Dry matter (DM) is what remains when water (moisture) is removed from a feed. In the example corn silage report, you’ll see DM is listed at 35.9% (for simplicity, we’ll round to 36% DM). Another way to think about the concept of DM is: for every 100 lbs of this corn silage that is fed, 64 lbs of it is water.

Knowing the DM of a feedstuff is important for a number of reasons, including: 

  • Buying forages. When purchasing feeds we don’t want to pay for excess water.
  • Ensiling forages. Ensuring proper moisture of forage at the time of ensiling is critical to putting up a quality product.
  • Making hay. We want to minimize mold growth and heating. 
  • Comparing feedstuffs. It’s imperative that we compare the composition (nutrient and energy) of different feedstuffs on a DM basis. Basically, DM basis puts everything on an equal basis for comparison.
  • Formulating rations. Water is an essential nutrient, but water does not contai n energy, which is required to make milk (you’ll notice in the report that the components are all reported on a percentage DM basis).
  • Mixing rations and feeding the herd. This will be the focus of the rest of the article

So as a feeder or a dairy producer, why is it so important to understand DM and measure it correctly? Because while it’s very important to provide cows with clean, readily accessible water, in terms of feeding cows, water does not contain energy and energy is essential for milk production.

Let’s look at an example:

Your nutritionist formulates a ration that calls for 6,000 lbs of as - fed corn silage to be added to the mixer wagon. The last DM analysis shows the corn is 36% DM (or 64% Moisture). How many pounds of DM is that?

6,000 l bs x 0.36 DM = 2,160 lbs DM

What if the corn silage is now wetter than the original silage sampled so that the DM is actually 30% DM (or 70% Moisture)?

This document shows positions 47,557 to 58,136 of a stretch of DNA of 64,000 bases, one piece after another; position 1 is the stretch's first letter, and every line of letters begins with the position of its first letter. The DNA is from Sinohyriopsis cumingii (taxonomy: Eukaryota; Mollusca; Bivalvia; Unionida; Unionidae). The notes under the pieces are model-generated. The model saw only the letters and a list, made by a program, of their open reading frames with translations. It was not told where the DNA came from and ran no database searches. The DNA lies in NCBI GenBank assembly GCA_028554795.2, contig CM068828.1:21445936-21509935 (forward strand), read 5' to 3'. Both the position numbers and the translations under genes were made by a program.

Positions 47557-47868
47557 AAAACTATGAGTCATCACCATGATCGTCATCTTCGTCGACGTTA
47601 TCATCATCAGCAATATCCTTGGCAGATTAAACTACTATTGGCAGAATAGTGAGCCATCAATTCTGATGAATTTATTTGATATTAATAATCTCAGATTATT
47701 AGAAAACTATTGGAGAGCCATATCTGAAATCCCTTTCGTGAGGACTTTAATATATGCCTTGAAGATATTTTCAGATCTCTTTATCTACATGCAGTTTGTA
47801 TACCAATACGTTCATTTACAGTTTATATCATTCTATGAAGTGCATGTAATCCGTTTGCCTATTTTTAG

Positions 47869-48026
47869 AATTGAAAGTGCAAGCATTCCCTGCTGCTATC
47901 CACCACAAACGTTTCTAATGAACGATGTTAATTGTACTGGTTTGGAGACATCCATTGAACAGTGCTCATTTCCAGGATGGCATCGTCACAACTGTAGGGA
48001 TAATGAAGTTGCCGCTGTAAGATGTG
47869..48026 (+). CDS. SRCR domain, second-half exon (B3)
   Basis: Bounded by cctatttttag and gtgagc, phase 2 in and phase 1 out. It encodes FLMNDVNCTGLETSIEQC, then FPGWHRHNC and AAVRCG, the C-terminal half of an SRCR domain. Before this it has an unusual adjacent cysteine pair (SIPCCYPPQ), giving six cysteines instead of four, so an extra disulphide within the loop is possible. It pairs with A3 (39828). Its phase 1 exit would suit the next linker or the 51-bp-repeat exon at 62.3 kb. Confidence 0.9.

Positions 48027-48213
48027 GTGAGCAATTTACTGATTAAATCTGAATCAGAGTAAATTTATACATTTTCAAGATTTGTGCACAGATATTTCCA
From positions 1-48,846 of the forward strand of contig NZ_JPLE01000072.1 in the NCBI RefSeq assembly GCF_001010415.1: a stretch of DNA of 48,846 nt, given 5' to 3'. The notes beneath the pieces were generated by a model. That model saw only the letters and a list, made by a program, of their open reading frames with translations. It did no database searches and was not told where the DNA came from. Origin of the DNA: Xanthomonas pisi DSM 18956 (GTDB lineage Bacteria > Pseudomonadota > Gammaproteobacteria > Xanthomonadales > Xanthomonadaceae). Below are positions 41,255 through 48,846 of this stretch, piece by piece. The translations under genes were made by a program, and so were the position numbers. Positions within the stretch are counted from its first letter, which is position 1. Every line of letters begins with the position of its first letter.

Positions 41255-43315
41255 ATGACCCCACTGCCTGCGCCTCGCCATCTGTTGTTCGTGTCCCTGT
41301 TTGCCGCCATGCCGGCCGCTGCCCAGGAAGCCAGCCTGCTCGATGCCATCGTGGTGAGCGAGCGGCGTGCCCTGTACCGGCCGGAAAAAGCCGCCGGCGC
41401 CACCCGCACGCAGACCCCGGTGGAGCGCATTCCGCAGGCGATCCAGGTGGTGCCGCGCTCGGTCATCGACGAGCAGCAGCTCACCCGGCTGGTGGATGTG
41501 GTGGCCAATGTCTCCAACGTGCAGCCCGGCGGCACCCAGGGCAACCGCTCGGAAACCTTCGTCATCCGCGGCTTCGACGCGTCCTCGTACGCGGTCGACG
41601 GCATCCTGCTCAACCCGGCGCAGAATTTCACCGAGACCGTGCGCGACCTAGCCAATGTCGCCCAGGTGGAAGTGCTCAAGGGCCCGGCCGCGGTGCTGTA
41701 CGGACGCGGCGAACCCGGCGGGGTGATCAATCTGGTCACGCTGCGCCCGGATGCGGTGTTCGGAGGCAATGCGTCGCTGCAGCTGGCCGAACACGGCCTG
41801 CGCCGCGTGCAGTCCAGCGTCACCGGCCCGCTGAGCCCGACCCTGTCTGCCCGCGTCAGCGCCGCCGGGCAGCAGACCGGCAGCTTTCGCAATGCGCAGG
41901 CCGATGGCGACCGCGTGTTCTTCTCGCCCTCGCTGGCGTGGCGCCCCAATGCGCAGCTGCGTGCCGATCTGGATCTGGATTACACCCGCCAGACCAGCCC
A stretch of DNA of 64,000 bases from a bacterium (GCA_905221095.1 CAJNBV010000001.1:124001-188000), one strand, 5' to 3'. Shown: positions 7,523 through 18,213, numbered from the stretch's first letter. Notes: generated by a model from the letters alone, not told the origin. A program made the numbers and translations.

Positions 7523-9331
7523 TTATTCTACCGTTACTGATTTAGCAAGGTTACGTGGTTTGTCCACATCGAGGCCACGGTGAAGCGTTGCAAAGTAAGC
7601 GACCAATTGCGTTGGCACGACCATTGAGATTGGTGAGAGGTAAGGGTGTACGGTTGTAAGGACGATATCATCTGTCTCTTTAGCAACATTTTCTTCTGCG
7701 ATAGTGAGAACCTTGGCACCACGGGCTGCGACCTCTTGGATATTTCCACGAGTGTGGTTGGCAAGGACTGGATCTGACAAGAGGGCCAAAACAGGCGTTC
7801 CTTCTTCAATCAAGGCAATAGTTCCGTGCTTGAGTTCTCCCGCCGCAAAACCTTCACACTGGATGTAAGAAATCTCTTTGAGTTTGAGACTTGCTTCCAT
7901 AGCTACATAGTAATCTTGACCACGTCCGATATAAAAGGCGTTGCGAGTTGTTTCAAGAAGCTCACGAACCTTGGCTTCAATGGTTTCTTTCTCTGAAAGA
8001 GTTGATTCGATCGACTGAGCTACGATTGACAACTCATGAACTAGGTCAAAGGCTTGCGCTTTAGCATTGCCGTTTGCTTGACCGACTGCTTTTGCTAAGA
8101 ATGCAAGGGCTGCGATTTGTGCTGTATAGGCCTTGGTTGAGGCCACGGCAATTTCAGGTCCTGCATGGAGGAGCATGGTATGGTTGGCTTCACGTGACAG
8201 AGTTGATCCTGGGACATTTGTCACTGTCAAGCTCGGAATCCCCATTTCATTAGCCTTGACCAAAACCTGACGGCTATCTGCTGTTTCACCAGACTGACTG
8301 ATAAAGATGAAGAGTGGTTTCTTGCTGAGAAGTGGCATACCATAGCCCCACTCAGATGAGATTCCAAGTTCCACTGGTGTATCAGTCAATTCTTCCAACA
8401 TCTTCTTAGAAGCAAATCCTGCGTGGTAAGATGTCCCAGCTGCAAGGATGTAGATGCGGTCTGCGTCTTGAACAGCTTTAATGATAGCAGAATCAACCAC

6,000 lbs x 0.30 DM = 1,800 lbs DM

Because we didn’t correct the DM, we’ve cheated that particular ration of 360 lbs DM from corn silage. At 30% DM, the amount of silage going into the mixer wagon should have been:

2,160 lbs DM ÷ 0.30 DM = 7,200 lbs of as - fed corn silage

In simple terms, because we shorted the mixer wagon of corn silage DM, the ration is no longer balanced for the nutrient and energy needs of the milk cows. If the ration is shorted 360 lbs DM of corn silage, there is less crude protein (CP) than formulated. Basically, you thought you were adding 166.3 lbs CP (2,160 lbs DM x 0.077 CP) but only added 138.6 lbs CP (1,800 lbs DM x 0.077 CP). There is also less energy fed than formulated. These differences, over some time period, might impact milk yield and even body condition and reproduction.

Troubleshooting DM results

Sometimes, a DM result just doesn’t make sense with what you see at the silage structure or with a previous DM determination. This can happen with on - farm methods as well as samples sent to a commercial lab. Here are a few areas to troubleshoot when presented with inaccurate DM results:

  1. Do you have a good sample?  Is your sample representative of what you’ll be feeding? Be sure to take multiple grab samples of the silage. Mix these grab samples in a bucket, and then subsample to analyze for DM. Do not take the samples dire ctly from the structure face, instead, remove the forage from the face (with a front - end loader, for example), move a safe distance from the face, and sample the removed forage. It’s best to do this with forage freshly removed from the face. How was your sample handled? If the sample is not analyzed right away, store your sample in a cool, dry place. Carry an ice chest or refrigerate your sample to store for later use.
  2. Is your scale working properly? Check the batteries, and consider buying an inexpen sive calibration weight kit.
  3. When in doubt – compare! Split your sample and run DM multiple times to see if your results are in agreement.
  4. Train, train and re - train! Having a written protocol for sampling, storing, and analyzing DM on - farm is import ant to obtain accurate results. Check in on the person responsible for measuring DM to be sure he understands the protocol, has properly working equipment, and doesn’t h ave any questions or concerns.

Current California methods

In a 2013 California survey we conducted, most dairies were checking the DM of corn silage one to three times per month (58% of respondents). About 28% of dairies checked the DM one to three times per week, with the remaining 14% of dairies measuring DM one to six times per year. Half the dairies checked the DM on farm, and the other half sent samples to a commercial lab for DM analysis. The most popular on - farm method was the koster tester (76%), with fewer dairies using a microwave method (21%).

Dry matter is an important measu rement. Wet feedstuffs, like silages, are likely to fluctuate in DM content and should be checked regularly. Number of cows fed, structure size, past history, etc., will all dictate how often to sample for DM. Talk with your nutritionist to set up a samp ling schedule for DM determination on your farm.